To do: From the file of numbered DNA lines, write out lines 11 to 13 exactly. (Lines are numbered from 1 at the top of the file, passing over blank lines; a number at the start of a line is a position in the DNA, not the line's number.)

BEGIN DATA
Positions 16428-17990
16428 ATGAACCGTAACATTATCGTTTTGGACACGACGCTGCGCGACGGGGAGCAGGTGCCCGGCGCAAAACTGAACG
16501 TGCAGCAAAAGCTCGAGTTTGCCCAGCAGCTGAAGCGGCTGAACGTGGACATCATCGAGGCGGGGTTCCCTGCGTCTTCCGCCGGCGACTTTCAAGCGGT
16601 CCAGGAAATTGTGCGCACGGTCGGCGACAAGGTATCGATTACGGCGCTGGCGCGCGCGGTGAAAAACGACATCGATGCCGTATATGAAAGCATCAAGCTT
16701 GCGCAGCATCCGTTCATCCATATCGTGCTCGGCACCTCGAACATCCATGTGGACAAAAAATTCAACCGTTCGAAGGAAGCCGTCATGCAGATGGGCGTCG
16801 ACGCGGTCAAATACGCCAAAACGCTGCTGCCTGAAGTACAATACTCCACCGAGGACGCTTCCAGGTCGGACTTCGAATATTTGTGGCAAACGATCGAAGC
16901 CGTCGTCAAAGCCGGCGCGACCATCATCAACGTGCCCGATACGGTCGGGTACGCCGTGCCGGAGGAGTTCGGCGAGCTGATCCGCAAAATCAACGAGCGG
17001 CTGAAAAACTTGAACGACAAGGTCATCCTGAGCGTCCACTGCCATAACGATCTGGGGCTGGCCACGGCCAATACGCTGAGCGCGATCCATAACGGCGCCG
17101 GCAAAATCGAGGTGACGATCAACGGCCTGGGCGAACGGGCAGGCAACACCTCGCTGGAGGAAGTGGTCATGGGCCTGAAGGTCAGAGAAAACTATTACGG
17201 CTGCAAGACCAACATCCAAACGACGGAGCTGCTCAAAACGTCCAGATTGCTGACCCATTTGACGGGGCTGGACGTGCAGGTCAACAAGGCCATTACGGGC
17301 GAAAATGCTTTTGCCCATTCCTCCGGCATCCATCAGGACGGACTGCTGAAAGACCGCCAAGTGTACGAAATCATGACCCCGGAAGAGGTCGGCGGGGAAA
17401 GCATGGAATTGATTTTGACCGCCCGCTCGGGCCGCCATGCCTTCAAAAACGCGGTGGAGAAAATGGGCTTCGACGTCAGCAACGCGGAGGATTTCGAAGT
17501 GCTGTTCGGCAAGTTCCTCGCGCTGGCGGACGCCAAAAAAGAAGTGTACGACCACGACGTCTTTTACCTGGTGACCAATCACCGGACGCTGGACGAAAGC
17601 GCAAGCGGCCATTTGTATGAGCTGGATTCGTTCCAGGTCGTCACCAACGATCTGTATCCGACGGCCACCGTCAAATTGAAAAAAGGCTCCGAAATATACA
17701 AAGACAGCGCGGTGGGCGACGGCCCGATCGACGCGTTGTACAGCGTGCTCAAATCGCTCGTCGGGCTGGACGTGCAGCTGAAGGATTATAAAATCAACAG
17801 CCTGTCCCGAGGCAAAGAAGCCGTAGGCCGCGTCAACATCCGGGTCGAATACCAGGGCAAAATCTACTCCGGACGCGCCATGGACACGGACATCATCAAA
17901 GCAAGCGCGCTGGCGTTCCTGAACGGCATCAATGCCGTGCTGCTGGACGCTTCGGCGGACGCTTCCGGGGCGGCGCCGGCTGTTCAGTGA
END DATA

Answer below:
17301 GAAAATGCTTTTGCCCATTCCTCCGGCATCCATCAGGACGGACTGCTGAAAGACCGCCAAGTGTACGAAATCATGACCCCGGAAGAGGTCGGCGGGGAAA
17401 GCATGGAATTGATTTTGACCGCCCGCTCGGGCCGCCATGCCTTCAAAAACGCGGTGGAGAAAATGGGCTTCGACGTCAGCAACGCGGAGGATTTCGAAGT
17501 GCTGTTCGGCAAGTTCCTCGCGCTGGCGGACGCCAAAAAAGAAGTGTACGACCACGACGTCTTTTACCTGGTGACCAATCACCGGACGCTGGACGAAAGC